Passenger Lists: Manifest Markings

This week I am highlighting some random facts about passenger lists.  Today’s random question: did you ever wonder what all those scribbles are on the manifest?

The best information I have ever found on the various markings is at Manifest Markings hosted on Jewish Gen.  If you have immigrant ancestors and have not seen this site, you are in for a delightful learning experience.  You’ll learn all about the miscellaneous letters, numbers, and checkmarks that fill up every square inch of the arrival record.

If you’ve been searching for immigrant ancestors in the passenger lists, you may have noticed that some names have dates and numbers that appear to be added around the name in a different handwriting.  Often these are records of naturalization proceedings for the immigrant.

A passenger's record of nauralization years after his arrival in the U.S.

A passenger's record of nauralization years after his arrival in the U.S.

Another useful bit of information is the casual X that marks the spot next to some passengers names, but not all.  If you see an X next to your immigrant’s name, that is a sign that they were detained at the port for some reason.  Often, if you scroll to the very end of the ship’s lists, you may find more info on why they were detained or for how long.

This is a detainee list at the end of a ship's arrival records.  The last entry shows my great-grandfather with his brothers, sister, and brother-in-law.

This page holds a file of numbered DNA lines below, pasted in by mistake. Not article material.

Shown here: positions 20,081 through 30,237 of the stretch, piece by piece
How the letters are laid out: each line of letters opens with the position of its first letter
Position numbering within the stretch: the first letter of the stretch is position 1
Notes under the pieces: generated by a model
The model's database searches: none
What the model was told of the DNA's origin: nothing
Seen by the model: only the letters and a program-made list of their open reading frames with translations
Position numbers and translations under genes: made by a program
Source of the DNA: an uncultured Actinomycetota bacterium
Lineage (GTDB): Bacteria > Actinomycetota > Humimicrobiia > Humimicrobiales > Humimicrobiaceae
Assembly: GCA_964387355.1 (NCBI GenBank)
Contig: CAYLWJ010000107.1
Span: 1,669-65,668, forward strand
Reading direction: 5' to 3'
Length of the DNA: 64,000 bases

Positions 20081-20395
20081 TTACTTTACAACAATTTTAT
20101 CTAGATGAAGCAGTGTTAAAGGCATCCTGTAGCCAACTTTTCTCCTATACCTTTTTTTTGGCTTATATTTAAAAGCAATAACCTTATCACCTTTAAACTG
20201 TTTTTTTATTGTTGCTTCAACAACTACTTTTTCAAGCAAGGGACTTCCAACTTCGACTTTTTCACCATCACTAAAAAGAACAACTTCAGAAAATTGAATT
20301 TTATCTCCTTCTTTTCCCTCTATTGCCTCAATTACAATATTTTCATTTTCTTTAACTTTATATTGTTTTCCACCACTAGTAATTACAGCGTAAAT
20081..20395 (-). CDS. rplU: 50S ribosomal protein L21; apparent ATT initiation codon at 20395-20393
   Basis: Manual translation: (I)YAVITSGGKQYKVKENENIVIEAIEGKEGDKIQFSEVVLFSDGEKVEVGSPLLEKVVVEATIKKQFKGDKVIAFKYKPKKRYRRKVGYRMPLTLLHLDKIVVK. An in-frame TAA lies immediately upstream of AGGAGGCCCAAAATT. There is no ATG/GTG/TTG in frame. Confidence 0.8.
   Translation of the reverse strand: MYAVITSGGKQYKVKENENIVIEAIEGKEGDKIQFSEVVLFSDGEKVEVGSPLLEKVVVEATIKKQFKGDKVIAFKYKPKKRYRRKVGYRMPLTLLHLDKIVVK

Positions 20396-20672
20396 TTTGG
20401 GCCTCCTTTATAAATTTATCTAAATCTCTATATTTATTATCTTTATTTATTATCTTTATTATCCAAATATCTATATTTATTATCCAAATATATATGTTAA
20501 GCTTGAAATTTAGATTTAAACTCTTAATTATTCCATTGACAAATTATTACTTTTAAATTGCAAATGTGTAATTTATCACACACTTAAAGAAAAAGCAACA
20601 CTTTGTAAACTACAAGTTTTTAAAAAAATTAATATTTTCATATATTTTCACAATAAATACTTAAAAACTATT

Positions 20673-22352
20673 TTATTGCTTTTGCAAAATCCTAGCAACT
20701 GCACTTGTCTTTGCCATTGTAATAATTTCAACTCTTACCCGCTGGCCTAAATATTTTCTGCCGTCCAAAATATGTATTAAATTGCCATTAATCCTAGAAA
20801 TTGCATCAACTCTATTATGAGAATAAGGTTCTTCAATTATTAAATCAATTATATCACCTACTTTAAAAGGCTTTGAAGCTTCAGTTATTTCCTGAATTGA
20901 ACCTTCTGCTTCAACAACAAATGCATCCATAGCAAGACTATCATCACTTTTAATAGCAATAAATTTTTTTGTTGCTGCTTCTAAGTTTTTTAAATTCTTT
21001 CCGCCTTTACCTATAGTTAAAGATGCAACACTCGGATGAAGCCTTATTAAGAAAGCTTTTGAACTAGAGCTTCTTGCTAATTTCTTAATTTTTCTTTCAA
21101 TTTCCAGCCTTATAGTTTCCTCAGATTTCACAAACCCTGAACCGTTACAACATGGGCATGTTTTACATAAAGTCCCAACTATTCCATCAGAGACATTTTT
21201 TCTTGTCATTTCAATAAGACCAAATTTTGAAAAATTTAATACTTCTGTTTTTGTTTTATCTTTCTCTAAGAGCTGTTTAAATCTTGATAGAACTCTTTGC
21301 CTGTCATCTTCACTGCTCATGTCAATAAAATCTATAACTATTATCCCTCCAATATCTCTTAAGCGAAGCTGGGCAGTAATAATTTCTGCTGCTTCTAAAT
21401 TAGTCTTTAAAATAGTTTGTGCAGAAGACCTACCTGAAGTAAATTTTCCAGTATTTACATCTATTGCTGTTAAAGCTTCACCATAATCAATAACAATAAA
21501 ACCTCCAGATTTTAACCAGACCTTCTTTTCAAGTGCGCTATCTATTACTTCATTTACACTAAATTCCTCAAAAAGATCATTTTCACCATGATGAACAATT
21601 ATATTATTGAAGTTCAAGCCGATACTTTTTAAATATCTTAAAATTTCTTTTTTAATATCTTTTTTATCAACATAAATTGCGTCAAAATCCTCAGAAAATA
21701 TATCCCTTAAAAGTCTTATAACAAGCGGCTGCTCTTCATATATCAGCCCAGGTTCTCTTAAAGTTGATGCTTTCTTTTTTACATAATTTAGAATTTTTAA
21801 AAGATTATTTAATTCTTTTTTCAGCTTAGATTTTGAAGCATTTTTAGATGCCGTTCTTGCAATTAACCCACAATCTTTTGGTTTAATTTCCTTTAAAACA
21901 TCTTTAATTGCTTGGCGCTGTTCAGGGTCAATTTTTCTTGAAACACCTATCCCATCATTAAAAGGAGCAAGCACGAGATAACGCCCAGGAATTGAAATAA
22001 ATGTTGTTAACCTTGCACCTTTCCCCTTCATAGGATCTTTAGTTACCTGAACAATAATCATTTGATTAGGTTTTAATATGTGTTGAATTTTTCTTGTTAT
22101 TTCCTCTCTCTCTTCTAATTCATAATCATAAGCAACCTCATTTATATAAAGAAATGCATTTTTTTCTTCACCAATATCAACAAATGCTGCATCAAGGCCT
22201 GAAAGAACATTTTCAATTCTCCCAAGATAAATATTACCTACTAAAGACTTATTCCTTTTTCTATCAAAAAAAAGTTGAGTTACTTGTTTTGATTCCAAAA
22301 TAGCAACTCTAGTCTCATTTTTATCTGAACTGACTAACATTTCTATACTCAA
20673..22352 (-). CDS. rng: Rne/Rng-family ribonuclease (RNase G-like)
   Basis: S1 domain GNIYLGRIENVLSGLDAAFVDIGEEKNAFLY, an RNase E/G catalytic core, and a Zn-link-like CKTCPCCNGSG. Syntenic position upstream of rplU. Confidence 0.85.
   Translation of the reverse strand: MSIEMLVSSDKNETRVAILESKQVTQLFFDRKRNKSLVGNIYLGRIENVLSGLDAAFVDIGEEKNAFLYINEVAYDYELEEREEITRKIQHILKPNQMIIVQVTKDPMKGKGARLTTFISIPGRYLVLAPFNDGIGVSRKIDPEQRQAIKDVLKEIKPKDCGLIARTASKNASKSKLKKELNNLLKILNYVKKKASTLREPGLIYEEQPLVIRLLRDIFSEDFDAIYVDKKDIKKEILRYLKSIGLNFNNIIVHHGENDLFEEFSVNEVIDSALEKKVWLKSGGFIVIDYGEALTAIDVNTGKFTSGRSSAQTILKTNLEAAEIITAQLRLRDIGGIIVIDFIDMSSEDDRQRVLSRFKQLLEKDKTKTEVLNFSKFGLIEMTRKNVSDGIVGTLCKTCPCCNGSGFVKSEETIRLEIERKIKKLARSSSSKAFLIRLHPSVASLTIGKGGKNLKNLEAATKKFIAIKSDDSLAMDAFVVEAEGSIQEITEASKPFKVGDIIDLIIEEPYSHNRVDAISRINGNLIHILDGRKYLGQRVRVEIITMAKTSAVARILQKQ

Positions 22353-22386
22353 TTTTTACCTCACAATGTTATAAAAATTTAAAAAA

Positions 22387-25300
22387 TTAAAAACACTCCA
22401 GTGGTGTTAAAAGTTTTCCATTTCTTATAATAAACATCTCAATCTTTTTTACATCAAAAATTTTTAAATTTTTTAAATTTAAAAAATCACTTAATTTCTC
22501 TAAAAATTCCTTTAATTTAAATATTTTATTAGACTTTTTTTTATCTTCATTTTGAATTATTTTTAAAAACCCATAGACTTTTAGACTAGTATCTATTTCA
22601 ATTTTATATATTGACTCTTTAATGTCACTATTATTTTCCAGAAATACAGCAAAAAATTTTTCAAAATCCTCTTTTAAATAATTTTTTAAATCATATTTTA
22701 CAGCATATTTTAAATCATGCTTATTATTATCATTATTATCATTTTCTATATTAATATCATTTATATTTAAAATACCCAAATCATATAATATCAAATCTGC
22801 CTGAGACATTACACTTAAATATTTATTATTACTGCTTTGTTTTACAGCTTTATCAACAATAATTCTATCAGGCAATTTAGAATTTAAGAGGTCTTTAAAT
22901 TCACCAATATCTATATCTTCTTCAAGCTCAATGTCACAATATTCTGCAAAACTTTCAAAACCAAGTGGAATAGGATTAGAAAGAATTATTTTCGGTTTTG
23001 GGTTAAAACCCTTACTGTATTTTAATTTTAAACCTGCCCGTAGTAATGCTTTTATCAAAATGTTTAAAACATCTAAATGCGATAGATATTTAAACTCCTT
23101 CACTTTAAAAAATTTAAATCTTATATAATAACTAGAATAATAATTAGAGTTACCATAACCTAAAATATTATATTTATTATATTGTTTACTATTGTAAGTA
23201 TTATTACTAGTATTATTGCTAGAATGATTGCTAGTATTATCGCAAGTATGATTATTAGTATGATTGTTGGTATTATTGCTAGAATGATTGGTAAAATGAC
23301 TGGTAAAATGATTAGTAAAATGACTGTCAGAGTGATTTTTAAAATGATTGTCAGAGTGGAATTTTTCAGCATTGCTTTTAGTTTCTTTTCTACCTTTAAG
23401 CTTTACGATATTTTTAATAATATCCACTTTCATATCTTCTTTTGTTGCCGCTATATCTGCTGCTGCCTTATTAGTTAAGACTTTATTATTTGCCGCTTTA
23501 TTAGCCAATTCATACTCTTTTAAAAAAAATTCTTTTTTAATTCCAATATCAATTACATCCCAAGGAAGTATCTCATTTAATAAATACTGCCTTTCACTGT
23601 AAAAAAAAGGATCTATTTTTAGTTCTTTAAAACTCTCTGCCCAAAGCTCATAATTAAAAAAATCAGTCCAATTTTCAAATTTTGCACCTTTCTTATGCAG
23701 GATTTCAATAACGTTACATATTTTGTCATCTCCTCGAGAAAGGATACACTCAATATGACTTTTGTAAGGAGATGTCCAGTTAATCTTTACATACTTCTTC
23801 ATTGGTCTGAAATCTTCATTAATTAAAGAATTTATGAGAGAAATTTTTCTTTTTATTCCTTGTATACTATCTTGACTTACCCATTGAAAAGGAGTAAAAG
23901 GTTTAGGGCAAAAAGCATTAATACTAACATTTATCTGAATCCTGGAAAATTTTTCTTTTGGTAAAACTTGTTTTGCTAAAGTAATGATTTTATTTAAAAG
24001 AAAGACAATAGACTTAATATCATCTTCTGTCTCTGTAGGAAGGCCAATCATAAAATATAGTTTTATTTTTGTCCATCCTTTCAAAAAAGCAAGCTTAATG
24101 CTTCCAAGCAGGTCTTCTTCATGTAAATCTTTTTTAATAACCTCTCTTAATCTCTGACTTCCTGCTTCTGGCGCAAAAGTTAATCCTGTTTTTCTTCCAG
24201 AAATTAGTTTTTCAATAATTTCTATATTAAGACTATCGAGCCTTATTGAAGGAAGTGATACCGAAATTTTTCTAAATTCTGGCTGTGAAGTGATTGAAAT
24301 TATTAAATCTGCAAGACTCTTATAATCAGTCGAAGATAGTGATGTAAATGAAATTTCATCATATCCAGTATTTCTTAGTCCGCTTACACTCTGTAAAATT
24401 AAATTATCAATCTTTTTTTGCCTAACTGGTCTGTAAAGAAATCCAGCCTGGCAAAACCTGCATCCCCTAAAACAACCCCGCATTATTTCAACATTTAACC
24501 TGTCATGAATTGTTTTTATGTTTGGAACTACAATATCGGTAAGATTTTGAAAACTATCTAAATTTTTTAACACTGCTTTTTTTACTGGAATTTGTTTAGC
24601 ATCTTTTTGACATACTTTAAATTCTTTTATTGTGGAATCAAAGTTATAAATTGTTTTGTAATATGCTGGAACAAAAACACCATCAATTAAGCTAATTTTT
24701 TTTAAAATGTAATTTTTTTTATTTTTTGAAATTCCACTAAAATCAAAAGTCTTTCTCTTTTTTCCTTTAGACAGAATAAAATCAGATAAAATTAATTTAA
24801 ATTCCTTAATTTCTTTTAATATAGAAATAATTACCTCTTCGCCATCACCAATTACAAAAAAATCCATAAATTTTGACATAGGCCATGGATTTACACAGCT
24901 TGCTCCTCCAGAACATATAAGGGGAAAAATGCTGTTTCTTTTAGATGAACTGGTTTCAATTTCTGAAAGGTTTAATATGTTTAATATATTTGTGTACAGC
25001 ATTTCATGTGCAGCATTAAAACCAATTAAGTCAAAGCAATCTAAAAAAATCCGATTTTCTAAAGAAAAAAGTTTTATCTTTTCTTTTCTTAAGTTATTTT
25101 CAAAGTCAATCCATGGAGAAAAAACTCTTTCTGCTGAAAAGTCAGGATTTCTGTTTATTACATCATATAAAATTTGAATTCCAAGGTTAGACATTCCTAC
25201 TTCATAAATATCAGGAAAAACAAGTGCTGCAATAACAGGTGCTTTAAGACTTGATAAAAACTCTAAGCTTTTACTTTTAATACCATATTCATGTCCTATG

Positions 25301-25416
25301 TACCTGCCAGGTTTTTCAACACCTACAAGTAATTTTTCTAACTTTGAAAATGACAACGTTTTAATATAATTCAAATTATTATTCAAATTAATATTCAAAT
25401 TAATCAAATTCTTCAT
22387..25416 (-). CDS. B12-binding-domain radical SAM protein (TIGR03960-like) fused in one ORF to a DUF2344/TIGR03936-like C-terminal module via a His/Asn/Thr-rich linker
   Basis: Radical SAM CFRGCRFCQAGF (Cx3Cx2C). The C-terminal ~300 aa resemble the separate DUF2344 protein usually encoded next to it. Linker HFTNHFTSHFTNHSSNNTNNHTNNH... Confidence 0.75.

This is a detainee list at the end of a ship's arrival records. The last entry shows my great-grandfather with his brothers, sister, and brother-in-law.

In the above instance, my great-granfather and his family were detained because his older brother had a physical deformity.  Fearing he would be a “LPC” or Likely Public Charge (unable to work and required to live off of government assistance), he needed to be examined by a doctor.  Also, two of the boys were under 16 years old and traveling with their older sister and her husband.

This case was a “special inquiry” and they were detained for several days. But most of the detainees were simply held to telegraph for money so that they could travel to their final destination.

Overall, this is a very useful site to help you get a better understanding of the passenger arrival records as well as the process that the immigrant had to go through in order to enter the country.

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